4 Recommendations Table Management Recommendations Requiring Comment Commander, Naval Special Warfare Command 3 1, 2, 4 Please provide Management Comments by June 15, 2015 No Additional Comments Required ii DODIG (Project No. D2014-D000CJ )

5 INSPECTOR GENERAL DEPARTMENT OF DEFENSE 4800 MARK CENTER DRIVE ALEXANDRIA, VIRGINIA May 15, 2015 MEMORANDUM FOR COMMANDER, U.S. SPECIAL OPERATIONS COMMAND NAVAL INSPECTOR GENERAL SUBJECT: Improvements Needed for Awarding Service Contracts at Naval Special Warfare Command (Report No. DODIG ) We are providing this report for review and comment. Naval Special Warfare Command contracting personnel did not award nine service contracts, valued at approximately $3.4 million, in accordance w ith Federal Acquisition Regulation Parts 6 and 7. As a result, Naval Special Warfare Command contracting personnel inappropriately limited competition, which may have favored certain contractors. In addition, Naval Special Warfare Command was at r isk for price increases. We conducted this audit in response to a request by the House Committee on Armed Services. We conducted this audit in accordan ce with generally accepted government auditing standards. We considered management comments on a draft of this report when preparing the final report. DoD Instruction requires that recommendations be resolved promptly. Comments from the Commander, Naval Special Warfare Command, addressed Recommendations 1, 2, a nd 4 and partially addressed Recommendation 3 in t his report. We request the Commander provide comments on the final report by June 15, Please send a PDF file containing your comments to Copies of your comments must have the actual signature of the authorizing official for your organization. We cannot accept the /Signed/ symbol in place of the actual signature. If you arrange to send classified comments electronically, you must send them over the SECRET Internet Protocol Router Network (SIPRNET). We appreciate the courtesies extended to the staff. Please direct questions to me at (703) (DSN ). /!,f.l- Michael J. Roark Assistant Inspector General Contract Management and Payments DODIG I iii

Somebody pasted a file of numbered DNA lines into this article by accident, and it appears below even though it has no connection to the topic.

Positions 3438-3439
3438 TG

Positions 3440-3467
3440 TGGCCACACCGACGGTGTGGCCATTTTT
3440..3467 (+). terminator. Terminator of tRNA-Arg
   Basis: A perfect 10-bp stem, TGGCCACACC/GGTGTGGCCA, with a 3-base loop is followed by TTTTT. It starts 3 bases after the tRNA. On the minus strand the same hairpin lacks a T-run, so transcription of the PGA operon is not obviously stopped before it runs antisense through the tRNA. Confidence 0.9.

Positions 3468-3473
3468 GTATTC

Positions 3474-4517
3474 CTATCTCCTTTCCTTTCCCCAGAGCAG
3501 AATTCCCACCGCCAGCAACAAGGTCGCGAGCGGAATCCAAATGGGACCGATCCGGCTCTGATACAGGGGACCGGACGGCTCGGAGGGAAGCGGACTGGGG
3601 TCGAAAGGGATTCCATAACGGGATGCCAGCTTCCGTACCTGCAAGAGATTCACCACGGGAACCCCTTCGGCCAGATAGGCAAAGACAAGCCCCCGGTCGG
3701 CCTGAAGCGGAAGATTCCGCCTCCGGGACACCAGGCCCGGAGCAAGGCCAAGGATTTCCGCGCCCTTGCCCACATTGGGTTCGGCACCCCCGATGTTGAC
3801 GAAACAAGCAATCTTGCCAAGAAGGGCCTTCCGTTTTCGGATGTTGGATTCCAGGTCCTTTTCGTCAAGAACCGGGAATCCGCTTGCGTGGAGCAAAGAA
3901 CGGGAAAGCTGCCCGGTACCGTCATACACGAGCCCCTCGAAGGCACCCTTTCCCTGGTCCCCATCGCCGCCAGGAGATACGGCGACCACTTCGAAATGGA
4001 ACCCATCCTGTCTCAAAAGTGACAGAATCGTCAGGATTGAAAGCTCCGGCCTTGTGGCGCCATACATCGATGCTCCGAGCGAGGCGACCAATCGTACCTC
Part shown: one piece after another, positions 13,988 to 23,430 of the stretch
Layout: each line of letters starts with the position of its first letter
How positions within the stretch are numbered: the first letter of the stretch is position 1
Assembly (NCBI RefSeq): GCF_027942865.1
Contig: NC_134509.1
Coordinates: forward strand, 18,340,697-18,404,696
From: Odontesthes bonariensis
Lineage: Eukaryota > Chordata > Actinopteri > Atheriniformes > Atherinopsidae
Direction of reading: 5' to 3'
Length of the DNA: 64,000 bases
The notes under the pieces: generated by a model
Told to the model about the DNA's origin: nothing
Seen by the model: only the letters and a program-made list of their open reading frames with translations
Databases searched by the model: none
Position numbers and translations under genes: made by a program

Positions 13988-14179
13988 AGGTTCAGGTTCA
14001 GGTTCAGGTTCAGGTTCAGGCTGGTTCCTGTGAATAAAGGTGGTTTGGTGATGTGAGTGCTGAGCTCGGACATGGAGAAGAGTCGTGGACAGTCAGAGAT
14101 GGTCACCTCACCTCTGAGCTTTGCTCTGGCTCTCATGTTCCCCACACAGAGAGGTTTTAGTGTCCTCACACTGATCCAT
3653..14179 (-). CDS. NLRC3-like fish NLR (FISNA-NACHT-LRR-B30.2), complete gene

6 Contents Introduction Objective 1 Background 1 Review of Internal Controls 2 Finding. Improvements Needed When Awarding Service Contracts at Naval Special Warfare Command 3 Naval Special Warfare Command Contracts Did Not Meet Guidelines for Competition and Acquisition Planning 4 Overly Restrictive Contract Specifications May Have Limited Competition 4 Lack of Adequate Acquisition Planning Unnecessarily Led to Urgent and Compelling Awards 9 Conclusion 12 Recommendations, Management Comments, and Our Response 12 Appendixes Appendix A. Scope and Methodology 15 Use of Computer-Processed Data 16 Use of Technical Assistance 16 Prior Coverage 16 Appendix B. Naval Special Warfare Command Service Contracts Reviewed 17 Management Comments Naval Special Warfare Command 19 Acronyms and Abbreviations 21 iv DODIG